Wednesday, BBC4, 9pm
With the details and implications of Britain’s exit from the EU still unresolved, this eye-opening two-part film tells the untold story of the Brexit negotiations. It captures off-the-record conversations of the European negotiators, including Guy Verhofstadt, the European Parliament’s Brexit coordinator, as they devise a strategy. It documents how the Europeans’ respect for a formidable negotiating opponent turns into frustration, irritation and ultimately ridicule, as the British fail to present either a united front or a clear goal for the future.

Peter Rice: An Engineer Imagines
Thursday, RTÉ One, 10.15pm
While everyone hails the great starchitects who designed some of the world’s most iconic buildings, we don’t often acknowledge the structural engineers who make it possible to turn vision into reality. Irishman Peter Rice (1935-1992) was one of the greatest structural engineers of the late 20th century, working on the Centre Pompidou in Paris, the Sydney Opera House and the Louvre Pyramid in Paris. This documentary looks at Rice’s life and legacy through mindblowing time-lapse photography. According to Irish Times film critic Donald Clarke in his four-star review earlier this year, the documentary is “maybe a little short of mathematical detail, but its treatment of its subject’s life and philosophy cannot be faulted. There can be no greater compliment than to say it sends one out eager to learn more. Nice photography. Warm interviews.”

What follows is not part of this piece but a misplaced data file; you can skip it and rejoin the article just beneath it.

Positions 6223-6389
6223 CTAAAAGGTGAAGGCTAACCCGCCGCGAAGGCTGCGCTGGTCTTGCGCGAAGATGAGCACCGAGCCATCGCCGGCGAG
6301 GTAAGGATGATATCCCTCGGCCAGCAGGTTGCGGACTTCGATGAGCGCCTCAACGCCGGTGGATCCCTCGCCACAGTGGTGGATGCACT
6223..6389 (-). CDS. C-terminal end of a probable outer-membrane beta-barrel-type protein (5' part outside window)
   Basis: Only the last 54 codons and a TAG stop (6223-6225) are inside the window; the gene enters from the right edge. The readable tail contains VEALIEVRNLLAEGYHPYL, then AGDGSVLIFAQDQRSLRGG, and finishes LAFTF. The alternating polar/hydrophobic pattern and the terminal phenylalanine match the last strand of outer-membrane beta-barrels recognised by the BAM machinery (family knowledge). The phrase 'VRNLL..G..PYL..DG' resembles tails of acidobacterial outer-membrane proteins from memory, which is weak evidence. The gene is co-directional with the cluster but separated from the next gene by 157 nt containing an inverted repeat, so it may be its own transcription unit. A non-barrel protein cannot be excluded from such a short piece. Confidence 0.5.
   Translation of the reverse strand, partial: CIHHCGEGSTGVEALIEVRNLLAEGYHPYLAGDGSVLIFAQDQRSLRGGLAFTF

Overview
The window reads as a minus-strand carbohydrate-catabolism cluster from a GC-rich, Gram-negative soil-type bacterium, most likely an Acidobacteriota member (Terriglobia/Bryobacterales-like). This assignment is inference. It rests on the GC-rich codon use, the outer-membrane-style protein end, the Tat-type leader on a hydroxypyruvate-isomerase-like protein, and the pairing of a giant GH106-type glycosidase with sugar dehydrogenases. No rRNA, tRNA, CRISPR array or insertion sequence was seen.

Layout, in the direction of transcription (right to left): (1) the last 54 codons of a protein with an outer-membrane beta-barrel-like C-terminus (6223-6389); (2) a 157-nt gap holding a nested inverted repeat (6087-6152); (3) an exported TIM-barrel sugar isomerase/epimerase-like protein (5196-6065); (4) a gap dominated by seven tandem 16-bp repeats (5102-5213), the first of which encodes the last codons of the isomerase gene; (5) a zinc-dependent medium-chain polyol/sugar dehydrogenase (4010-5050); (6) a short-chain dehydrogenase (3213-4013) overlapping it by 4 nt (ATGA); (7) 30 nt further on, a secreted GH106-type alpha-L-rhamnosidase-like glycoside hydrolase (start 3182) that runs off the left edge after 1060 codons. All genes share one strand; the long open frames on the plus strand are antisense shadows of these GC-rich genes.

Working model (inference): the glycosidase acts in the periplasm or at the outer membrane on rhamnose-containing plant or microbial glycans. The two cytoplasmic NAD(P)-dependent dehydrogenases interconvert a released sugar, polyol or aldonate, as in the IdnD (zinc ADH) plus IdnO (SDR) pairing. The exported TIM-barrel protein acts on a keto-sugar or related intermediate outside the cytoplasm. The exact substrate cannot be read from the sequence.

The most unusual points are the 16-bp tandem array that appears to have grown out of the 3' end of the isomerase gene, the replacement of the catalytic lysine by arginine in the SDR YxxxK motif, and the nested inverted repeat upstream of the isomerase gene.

A Long Weekend in . . . with Rory O’Connell
Thursday, RTÉ One, 7pm

Rory O’ Connell with a local baker in Palma de Mallorca
Rory O’ Connell with a local baker in Palma de Mallorca

Cork chef Rory O’ Connell’s explores European cities and cuisine in his new eight-part series. In episode one, he travels Palma de Mallorca, where he visits a beautiful art nouveau bakery,an orange o orchard and an exhibition of Picasso’s ceramics in a railway station. Future destinations include Vienna, Lisbon, Madrid, Bath, Nantes, Copenhagen and Edinbugh. “Food becomes much more interesting when seen in context – the culture it is part of, the landscape it’s produced in, the history that has influenced it,” O’Connell says.